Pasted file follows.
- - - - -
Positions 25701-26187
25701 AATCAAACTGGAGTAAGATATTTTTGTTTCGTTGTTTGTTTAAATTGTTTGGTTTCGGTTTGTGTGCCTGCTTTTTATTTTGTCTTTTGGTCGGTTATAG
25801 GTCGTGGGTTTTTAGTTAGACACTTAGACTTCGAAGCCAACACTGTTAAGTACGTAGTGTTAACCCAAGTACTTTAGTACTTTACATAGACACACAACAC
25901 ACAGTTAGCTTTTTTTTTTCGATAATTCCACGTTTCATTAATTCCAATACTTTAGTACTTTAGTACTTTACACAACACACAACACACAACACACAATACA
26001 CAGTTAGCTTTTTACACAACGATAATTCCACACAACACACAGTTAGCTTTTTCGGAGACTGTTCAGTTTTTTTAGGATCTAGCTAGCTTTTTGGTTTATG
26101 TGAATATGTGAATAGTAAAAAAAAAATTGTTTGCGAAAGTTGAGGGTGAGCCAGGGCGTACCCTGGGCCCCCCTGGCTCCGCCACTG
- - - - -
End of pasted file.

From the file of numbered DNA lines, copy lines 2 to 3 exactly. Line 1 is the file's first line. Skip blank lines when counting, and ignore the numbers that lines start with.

25701 AATCAAACTGGAGTAAGATATTTTTGTTTCGTTGTTTGTTTAAATTGTTTGGTTTCGGTTTGTGTGCCTGCTTTTTATTTTGTCTTTTGGTCGGTTATAG
25801 GTCGTGGGTTTTTAGTTAGACACTTAGACTTCGAAGCCAACACTGTTAAGTACGTAGTGTTAACCCAAGTACTTTAGTACTTTACATAGACACACAACAC